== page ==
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A Plateful of Ideas

When I taught the primary grades in a Title I school, I often found homework was seldom returned. I knew I had to come up with an idea that would be unique; something the parents would recognize as homework; something the kids would want to complete. Thus a Plateful of Ideas was created.

What this entailed was using paper plates on which the assignment was to be completed. I bought about 300 at the local dollar store. The children wrote their name on the back of the plate, and I would put the assignment on the front. (Since I didn't want to write it 25 times, I would copy it, then glue it to the center of the plate). Some sample assignments were:
  1. Find pictures of things that are the color blue and paste them on your plate. 
  2. Find words that start with the letter "S" and glue them on your plate. 
  3. Find things that come in pairs or twos. Paste the pictures on your plate. You may also draw items that come in twos. 
  4. Write as many ways as you can to add and get the answer of ten. 
  5. Write at least eight different three digit numbers on your plate. 
  6. Find pictures or draw pictures of at least six vegetables. 
  7. Around the rim (circumference - I like to use proper mathematical language with my students) of the paper plate, write the numbers from 1-25.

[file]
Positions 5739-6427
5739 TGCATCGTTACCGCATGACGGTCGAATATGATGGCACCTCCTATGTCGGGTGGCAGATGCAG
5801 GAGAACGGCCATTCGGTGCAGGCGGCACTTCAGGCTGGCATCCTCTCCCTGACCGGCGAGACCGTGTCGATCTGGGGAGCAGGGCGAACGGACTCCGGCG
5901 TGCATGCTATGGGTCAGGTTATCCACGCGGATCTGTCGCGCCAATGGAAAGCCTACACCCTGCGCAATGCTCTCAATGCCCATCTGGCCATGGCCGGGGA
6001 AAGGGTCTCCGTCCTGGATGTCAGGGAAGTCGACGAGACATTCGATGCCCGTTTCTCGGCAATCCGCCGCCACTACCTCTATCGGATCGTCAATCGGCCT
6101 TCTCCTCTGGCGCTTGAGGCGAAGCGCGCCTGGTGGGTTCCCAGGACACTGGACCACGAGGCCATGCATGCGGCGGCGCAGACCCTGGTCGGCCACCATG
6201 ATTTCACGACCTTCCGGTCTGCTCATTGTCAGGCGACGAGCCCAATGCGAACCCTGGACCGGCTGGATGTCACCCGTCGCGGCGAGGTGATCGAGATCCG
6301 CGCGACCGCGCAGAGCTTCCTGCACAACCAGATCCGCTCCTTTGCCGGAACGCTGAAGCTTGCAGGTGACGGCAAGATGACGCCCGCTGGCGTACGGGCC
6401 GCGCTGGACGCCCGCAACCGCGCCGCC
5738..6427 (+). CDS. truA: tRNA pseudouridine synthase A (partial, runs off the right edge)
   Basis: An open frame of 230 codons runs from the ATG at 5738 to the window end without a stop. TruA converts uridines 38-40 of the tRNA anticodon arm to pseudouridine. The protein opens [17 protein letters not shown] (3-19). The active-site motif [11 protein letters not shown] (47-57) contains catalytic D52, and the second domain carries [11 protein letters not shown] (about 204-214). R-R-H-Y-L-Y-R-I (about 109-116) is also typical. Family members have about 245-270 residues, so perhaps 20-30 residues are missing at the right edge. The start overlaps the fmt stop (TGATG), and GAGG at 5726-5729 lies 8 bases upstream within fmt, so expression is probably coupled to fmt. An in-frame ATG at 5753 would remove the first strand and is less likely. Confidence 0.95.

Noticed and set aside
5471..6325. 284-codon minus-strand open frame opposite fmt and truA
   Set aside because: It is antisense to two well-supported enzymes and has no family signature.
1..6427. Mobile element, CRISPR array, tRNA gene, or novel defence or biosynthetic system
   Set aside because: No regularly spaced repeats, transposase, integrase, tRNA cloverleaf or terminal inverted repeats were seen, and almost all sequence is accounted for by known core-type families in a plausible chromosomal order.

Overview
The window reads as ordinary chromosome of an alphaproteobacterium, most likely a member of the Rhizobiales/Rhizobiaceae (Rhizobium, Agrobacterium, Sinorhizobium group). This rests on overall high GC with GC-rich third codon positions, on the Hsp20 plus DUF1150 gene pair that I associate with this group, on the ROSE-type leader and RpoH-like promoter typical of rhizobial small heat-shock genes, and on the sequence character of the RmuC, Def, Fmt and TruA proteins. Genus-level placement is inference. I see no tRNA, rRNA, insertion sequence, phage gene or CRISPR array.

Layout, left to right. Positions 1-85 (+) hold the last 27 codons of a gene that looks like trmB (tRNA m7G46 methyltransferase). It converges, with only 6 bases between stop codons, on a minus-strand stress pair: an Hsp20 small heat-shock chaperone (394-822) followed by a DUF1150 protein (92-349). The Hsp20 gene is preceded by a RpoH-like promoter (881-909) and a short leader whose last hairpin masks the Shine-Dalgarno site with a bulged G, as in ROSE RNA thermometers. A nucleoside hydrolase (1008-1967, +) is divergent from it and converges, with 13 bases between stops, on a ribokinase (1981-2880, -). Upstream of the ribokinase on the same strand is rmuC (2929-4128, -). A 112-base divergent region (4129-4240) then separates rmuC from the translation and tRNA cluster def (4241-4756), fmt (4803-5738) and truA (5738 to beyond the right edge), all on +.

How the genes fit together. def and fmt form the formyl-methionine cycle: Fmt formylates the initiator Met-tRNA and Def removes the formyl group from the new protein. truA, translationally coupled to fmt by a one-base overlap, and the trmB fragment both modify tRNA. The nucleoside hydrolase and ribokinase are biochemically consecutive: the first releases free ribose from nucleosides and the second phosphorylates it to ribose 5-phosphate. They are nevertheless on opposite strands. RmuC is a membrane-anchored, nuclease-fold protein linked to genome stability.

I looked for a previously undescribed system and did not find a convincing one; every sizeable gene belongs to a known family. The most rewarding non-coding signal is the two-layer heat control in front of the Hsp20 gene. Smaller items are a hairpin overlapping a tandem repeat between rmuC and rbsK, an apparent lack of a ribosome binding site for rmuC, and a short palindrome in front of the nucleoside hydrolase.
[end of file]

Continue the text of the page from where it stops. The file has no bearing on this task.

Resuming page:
8. Around the rim (circumference) of the paper plate, write all the alphabet letters as capitals. 
On the plate, draw your family, including your pets.

The next day, those children who brought their plate back with the assignment completed would receive a small reward for doing so such as a sticker, a small box of raisins, a new eraser, a new pencil, etc. (I love the Oriental Trading Company for this!) I would place the reward on their plate which, of course, would bring a big smile. No plate = no reward! As you can imagine, few plates were left at home, and few assignments were incomplete. I then displayed the plates in the classroom and used them during the day for sharing or reteaching, or just praising a child. Since the child's name was on the reverse side, I could hang them up on the hall bulletin board as well.

I did not do this assignment every day, but at least once a week, the children would have a Plateful of Ideas assignment to complete. Parents liked it because when they saw the paper plate, they knew their child had homework. Children were encouraged by their parents to complete the assignment; so, besides the physical reward, they were given the much needed parental encouragement to do homework. I found it to be a win-win situation for everyone.

So if your plate isn't too full right now, I hope you will give this idea a try.

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